The technology behind Thermal Imaging was introduced over 50 years ago to aid armed forces in identifying heat emanating sources, vehicles, and other intruder targets in pitch dark and limited visibility conditions.
Later, after the Gulf War ended, the US Government declassified the technology, empowering various businesses and product manufacturers to implement it into their product offerings. Among these, the first to leverage the thermal imaging tech were the municipality firefighters, later the law enforcement bodies too pitched in for the tech, followed by many other commercial and industrial applications, all lined up to gain strategic advantage of the tech.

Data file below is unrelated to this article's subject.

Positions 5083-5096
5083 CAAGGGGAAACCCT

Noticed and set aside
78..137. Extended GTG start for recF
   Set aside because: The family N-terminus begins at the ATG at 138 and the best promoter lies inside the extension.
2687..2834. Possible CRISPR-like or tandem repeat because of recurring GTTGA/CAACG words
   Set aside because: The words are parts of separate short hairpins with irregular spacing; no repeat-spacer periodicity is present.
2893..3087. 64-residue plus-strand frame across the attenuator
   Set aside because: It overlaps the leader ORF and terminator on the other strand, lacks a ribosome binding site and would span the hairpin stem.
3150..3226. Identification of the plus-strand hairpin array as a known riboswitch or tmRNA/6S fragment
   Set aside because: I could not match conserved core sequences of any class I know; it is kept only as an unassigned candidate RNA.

Thermal Imaging tech basically employs a thermal camera that encloses specialized sensors and lenses to convert infrared energy, or heat emissions, from the heat source or objects, which it then monitors into visible light colors or shades to show temperature variances. The human eye can only see in the visible light scale, thus the thermal imaging tech brings in a broader and deeper insight into scene content with infrared energy.
Thermal cameras must not be confused with low-light surveillance cameras, as the embedded thermal sensors in thermal cameras are capable of detecting heat signatures in pitch dark conditions or challenging environments like fog, smoke, dust, snow, rain and other limited visibility conditions.
Lately, the thermal technology is being increasingly employed for security applications, and with the addition of video analytics, the tech can be used in automated detection of specified objects classified in a scene, which greatly eases the task for security teams to monitor unattended event-based detection of an intruder or vehicle in the environment.